Homespun Wisdom That Applies To Social Media
Some things never change. Even in this fast-paced, digitally driven, marketing-focused world of business, we can still take the advice that our grandparents passed down to us and apply it to our social media strategy (as well as our everyday lives, of course).
In the world of online communications, it’s all about playing nice and playing fair. We create content in the hope that others will share it. In turn, we share our knowledge, experiences and insights so that others can learn from us. When people share our content, they attribute the source to us, sharing credit and spreading our reputation. Fairness is inherent in social media etiquette.
What did our grandparents teach us that translates to good social media-ing online?
It is better to remain silent and be thought a fool than to speak and remove all doubt.
Silence might be death on social media. What is the value of a Twitter account that does not tweet?
But steering clear of certain topics might sometimes be a good idea when it comes to your business account on social media. Many businesses, for example, are keen not to align themselves politically to any particular party as this might alienate consumers who disagree with you.
Your company social media accounts are not the place to express personal views about politics or sensitive and divisive social issues. You need to be aware of turning off your audience. Even those who agree with your views may not agree with your decision to express them in this way.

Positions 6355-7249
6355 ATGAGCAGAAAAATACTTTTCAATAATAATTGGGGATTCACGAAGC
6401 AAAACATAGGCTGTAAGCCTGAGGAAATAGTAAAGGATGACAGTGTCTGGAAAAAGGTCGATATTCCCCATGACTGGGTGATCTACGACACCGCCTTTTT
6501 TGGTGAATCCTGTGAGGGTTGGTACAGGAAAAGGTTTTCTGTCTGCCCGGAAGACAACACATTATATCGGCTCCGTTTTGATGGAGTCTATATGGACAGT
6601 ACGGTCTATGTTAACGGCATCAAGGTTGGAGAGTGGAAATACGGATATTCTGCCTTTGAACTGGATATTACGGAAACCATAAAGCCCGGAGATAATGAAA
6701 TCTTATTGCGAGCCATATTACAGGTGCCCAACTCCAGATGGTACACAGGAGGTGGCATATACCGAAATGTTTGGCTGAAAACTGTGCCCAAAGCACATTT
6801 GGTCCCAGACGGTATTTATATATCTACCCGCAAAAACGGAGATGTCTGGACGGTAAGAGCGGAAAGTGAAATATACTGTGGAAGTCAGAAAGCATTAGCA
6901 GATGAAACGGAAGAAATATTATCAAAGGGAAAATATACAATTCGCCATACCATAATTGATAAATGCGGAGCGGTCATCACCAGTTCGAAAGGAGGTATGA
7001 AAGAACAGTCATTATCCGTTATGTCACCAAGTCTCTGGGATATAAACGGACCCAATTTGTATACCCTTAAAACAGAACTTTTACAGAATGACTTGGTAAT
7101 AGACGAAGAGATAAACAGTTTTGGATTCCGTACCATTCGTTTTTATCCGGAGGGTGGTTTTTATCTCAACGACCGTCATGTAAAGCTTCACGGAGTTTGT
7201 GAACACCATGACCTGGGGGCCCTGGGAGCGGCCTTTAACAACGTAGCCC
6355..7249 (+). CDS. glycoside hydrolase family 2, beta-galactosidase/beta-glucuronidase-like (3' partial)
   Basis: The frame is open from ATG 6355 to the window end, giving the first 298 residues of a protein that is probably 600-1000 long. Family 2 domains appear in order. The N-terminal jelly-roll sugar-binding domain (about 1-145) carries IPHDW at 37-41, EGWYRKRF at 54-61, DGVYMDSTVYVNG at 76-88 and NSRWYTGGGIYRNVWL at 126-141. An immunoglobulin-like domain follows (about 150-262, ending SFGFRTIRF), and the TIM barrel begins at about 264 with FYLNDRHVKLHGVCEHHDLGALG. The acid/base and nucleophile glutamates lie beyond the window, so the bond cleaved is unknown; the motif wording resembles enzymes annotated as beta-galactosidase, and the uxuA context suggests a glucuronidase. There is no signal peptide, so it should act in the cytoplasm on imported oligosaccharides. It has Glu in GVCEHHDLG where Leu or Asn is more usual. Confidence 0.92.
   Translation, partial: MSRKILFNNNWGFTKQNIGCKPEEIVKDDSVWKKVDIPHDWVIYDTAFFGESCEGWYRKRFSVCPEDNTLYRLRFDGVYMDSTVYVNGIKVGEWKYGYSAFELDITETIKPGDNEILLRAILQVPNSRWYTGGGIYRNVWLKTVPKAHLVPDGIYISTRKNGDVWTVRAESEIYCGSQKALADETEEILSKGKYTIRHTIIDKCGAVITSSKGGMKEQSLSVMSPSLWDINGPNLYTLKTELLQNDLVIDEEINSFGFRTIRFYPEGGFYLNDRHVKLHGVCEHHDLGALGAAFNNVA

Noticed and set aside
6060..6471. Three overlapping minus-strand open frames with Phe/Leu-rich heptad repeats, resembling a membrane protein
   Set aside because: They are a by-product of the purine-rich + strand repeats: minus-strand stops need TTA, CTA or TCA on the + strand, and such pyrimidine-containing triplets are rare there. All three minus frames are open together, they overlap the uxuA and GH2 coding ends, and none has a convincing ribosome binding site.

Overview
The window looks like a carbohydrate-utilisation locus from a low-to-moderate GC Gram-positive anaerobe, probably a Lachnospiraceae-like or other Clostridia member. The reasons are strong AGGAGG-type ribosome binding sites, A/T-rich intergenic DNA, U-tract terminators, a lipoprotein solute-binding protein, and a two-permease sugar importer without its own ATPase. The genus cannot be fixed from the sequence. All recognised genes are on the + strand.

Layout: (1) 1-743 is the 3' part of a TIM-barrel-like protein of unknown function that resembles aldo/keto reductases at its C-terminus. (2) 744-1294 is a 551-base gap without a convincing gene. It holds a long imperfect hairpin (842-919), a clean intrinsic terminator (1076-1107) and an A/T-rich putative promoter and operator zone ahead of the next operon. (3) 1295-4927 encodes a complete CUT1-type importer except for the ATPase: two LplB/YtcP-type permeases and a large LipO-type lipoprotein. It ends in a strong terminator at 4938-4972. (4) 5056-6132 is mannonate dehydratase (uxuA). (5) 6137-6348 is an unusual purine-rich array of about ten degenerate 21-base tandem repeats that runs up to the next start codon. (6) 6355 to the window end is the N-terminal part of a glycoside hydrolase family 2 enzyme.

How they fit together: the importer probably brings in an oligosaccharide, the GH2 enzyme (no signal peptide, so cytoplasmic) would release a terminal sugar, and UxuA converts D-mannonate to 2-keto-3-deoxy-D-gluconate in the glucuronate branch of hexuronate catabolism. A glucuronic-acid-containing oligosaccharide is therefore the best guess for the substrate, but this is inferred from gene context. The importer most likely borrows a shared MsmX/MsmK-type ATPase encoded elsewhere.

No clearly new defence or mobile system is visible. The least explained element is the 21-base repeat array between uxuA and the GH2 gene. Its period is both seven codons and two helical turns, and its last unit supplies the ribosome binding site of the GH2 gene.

Remain silent on topics that could make you look a fool. Talk about the weather instead. It might not be earth-shattering, but it will keep you – and your business – from looking ridiculous on social media.
If you can’t say anything nice, then don’t say anything at all.
In a similar vein, many marketers have recognised the value of well-executed customer service on social media. When customers complain about your product or service on your social media profile, take care to respond in a helpful, polite and, where appropriate, apologetic manner.
Do not argue back. Do not make the complaint personal by getting involved in an argument. Simply work to resolve the issue and hope that the customer walks away from the situation feeling cared for and satisfied.
“Don’t say anything at all” becomes an issue here. This absolutely does not apply when the customer has approached you with a complaint. You mustn’t ignore this. If needs be, walk away, count to ten and calm down (all great grandparent-type gobbets of advice). Then respond calmly and respectfully.
When not to say anything at all
Don’t express strong, potentially controversial, divisive or political personal beliefs on social media. Just don’t do it. There is no need to do it. Why would you do it? Who will benefit from a rant publicised by your business social media profile?
Certainly not you, that’s for sure. Keep quiet when you don’t have anything nice to say about some current affairs to ensure you don’t offend or disengage your followers.
Sharing is caring
Share other people’s content. Your followers value content that is relevant to them and will appreciate the interesting thoughts penned by others. Give people credit for the content they have created that you have shared.
It’s not about harbouring techniques, strategies and ideas all to yourself, keeping them tight to your chest and not letting anyone else near. Share your thoughts through blog posts and social media updates. If you have advice that people will find useful, share it with them.
This will grow your following and establish you as a thought leader. People will value your social media profiles and look to you for advice and ideas. This reflects well on your business and grows your brand.
Let us know your thoughts
What else did your grandparents tell you that can be applied in social media marketing and to general online etiquette?